Were you offended when Chris said you were from another planet?
He actually turned to me and asked if I was offended. I said, ”You know, Chris, if you had been the only person who’d ever said, maybe. But I had people who loved me for years, and that’s what they love about me.”
Of the designers left on the show, whose style do you admire?
I love Chris’ designs because how can you not? He’s extremely young, but if he stays true to who he is, no matter what happens, he will have an incredible career. Jillian — love her. Love her whole thing. She’s not in the Land of Elisa, but I told her I’d love to wear one of her dresses and see what she’d do with me. I would love whatever that is. Kit, of course. We joke about the fact that we’d probably have been friends if we ran into each other in L.A. And Victorya, I admire her. She has this whole way of mapping out everything before she makes a garment, and I was a sucker for that.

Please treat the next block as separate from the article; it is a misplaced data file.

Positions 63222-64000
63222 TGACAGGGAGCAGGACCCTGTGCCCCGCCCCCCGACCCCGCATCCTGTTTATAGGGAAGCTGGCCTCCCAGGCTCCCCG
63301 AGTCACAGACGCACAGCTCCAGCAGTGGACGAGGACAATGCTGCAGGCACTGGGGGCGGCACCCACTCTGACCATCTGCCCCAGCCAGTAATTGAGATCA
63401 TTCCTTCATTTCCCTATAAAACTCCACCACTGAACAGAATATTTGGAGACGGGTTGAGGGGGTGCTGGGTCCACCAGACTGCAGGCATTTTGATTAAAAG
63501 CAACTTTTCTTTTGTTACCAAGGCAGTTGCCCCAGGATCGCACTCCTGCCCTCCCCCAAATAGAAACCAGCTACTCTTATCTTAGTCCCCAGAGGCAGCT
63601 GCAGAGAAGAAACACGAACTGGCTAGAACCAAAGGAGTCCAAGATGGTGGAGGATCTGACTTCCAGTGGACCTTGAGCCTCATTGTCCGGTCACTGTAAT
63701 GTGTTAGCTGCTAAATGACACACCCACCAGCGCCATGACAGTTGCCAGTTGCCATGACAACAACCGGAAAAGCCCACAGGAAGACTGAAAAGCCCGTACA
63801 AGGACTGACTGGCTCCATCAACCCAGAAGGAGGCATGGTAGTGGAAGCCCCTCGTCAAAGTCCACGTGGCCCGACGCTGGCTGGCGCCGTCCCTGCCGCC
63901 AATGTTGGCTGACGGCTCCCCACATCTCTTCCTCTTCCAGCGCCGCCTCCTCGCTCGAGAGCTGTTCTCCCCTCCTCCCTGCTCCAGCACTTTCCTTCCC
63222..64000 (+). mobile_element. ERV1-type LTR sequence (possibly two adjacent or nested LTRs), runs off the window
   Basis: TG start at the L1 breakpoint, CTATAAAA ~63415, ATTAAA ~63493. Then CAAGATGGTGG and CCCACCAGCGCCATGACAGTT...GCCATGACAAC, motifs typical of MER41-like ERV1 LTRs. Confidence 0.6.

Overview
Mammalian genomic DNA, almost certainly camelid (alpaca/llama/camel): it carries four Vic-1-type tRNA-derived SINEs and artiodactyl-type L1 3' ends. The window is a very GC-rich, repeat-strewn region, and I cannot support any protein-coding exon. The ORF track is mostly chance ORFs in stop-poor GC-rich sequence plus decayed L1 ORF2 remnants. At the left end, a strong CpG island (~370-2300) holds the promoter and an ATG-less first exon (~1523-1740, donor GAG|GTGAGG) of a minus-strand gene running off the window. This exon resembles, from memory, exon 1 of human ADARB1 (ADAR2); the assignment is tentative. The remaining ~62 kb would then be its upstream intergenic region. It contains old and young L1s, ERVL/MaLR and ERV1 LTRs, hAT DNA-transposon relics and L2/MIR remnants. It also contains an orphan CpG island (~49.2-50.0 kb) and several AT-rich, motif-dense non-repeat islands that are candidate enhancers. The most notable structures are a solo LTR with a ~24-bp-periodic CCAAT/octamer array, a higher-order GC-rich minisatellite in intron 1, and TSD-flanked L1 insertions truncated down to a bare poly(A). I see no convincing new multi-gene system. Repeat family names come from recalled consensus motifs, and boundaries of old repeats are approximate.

What are you up to now?
I just put on three shows in the past month and a half — full-on fashion shows. I’m working on marionettes, and I have a show coming up, and I’m doing New York Fashion Week. Elisaj.com is my website that my genius friend put up for me. He said you can’t be on Project Runway and not have a website. He was like, ”It’s just wrong.” I haven’t seen it, so everyone tells me that it looks really good.
You haven’t seen your own website?
You know, I’m attached to certain things, like making things, but I’m not really attached to other things, like the Internet.
Want more? See our TV Watch recap of Elisa’s last night on Project Runway